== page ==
So, if Texas College and St. Xavier decide to hook up for a football game anytime soon, I may have to skip that one.

 Foot note

Yes, I read the game notes. And it’s a good thing, because this is something most people might not notice. I wouldn’t have.

St. Xavier freshman kicker Abdul Mahdi kicks off with his left foot. But when he attempts field goals, extra points and squib kicks, he uses his right leg.

The Bogan High School graduate probably should have used his left foot during a first-half field goal attempt against Lindsey Wilson as the wind took his effort wide, wide left. I was thinking it had enough distance to hit the Shannon Center west of the stadium.

 Providence devine

 Staying with the football theme, the Reporter and Regional do not cover Providence Catholic on a regular basis but there are kids from the area who goes to the New Lenox school – especially from Orland Park – and it’s cool to see the Celtics clean house and not only win the IHSA Class 4A baseball title in June but also win the Class 7A football title on Saturday.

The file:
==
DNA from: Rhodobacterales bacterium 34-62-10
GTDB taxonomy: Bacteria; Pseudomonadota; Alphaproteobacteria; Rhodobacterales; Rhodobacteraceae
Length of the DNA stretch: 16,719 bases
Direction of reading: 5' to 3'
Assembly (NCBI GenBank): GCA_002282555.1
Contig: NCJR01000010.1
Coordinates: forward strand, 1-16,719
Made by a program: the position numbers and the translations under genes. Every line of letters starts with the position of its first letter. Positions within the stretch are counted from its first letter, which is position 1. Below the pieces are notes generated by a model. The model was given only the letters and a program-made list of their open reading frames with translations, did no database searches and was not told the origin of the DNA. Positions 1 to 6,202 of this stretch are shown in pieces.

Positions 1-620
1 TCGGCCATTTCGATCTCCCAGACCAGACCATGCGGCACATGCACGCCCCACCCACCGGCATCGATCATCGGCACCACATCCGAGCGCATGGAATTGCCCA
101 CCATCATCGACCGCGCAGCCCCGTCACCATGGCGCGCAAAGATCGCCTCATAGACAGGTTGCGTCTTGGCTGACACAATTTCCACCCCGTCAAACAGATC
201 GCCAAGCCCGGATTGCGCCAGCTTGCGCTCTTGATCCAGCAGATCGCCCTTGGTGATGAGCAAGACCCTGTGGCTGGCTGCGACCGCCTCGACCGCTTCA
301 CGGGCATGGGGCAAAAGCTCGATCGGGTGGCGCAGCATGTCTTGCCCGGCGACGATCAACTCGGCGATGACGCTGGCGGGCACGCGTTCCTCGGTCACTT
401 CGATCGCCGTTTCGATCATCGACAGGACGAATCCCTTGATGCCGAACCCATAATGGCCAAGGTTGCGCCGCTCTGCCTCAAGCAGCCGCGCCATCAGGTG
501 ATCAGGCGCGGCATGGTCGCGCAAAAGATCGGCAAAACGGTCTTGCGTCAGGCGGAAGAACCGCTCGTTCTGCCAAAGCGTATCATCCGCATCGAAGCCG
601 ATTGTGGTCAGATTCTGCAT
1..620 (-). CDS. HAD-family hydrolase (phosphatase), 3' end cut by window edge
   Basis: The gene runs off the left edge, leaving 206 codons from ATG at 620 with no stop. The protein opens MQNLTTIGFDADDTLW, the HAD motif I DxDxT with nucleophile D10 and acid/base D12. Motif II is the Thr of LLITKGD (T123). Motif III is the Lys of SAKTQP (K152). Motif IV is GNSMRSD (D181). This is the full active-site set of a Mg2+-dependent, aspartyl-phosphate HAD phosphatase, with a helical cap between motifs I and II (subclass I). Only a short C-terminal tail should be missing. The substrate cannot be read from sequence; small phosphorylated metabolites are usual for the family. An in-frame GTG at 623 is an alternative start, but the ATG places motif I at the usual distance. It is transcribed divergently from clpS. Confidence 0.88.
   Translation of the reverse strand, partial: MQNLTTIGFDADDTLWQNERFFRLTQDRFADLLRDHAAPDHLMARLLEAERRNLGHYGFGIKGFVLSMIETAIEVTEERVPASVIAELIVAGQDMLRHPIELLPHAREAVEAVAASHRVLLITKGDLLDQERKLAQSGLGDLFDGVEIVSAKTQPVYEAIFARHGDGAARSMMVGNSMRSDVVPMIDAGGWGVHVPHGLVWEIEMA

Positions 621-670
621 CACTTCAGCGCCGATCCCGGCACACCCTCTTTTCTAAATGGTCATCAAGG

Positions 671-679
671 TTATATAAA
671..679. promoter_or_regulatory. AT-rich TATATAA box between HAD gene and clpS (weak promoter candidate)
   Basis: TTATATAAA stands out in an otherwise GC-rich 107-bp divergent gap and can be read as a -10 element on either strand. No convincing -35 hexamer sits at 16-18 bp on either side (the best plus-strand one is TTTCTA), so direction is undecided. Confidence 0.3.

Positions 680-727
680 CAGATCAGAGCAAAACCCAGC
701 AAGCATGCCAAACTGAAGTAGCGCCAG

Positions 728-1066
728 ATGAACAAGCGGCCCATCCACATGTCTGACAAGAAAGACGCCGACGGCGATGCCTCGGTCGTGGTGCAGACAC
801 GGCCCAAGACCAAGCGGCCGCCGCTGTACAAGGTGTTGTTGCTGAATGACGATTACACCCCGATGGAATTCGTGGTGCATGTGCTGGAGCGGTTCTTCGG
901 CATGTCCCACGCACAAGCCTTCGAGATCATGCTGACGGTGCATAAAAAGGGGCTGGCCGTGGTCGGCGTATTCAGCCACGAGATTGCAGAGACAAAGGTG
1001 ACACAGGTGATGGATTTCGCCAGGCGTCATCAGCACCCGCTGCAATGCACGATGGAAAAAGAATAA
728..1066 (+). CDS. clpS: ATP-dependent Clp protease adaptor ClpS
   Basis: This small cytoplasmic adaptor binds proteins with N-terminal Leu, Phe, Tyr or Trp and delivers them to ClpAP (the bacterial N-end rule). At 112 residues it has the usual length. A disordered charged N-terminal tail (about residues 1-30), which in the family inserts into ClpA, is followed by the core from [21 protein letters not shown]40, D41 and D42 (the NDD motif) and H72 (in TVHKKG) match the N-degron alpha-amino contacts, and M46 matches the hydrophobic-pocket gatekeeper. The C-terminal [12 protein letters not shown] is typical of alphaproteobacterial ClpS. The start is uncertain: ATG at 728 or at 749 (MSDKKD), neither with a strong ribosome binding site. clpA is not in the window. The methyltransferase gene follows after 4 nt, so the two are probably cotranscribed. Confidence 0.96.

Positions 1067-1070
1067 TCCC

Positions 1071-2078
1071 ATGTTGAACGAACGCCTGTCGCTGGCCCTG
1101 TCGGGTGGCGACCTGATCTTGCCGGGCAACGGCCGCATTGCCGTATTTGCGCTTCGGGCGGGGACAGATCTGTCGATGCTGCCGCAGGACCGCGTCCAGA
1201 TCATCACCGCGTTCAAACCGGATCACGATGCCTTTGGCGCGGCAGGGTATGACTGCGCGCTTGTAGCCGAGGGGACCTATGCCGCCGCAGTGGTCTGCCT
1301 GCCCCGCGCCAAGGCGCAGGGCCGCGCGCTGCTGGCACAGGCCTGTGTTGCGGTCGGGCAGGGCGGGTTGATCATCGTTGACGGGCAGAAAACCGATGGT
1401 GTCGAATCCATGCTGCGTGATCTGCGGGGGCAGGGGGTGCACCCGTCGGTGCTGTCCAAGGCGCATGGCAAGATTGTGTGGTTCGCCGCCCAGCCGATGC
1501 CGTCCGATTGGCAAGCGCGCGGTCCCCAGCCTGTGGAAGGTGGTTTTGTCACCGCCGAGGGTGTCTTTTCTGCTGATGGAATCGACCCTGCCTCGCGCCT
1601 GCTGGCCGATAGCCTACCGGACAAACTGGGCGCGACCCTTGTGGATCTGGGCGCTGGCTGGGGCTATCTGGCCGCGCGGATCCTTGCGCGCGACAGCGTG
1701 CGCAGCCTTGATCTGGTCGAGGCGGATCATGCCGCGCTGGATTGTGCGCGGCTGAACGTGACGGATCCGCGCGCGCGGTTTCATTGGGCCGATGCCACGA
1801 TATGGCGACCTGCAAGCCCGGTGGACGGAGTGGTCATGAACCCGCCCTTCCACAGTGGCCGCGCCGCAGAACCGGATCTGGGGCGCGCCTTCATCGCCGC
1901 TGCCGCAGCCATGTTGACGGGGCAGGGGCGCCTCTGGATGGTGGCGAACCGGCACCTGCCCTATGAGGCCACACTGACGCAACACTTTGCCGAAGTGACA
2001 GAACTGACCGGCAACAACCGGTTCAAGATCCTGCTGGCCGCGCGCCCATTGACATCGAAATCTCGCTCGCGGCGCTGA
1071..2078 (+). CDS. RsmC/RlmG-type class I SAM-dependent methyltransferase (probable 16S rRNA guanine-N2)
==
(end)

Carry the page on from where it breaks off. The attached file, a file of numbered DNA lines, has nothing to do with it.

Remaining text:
On a personal note, I’ve known a handful of some of their star players when they were little kids and I could have kicked every one of them around with ease.

Not now. They would eat me up and spit me out.

But seriously, it was fun to watch them beat Cary-Grove (an area I lived in a while ago) 31-27 and see friends of the family doing so well.

 Bad karma?

I can’t seem to pin down the exact date that Notre Dame decided to redshirt 2013 Reporter-Regional Player of the Year Nic Weishar but I heard about it the first week in November.

To redshirt someone is to keep them out of game action for a year and they will have the remaining years of eligibility left. Nic will have all four years of eligibility after they beef him up at the school.

Since I heard about the resdshirt, the Fighting Irish lost to Arizona State, Northwestern, Louisville and USC.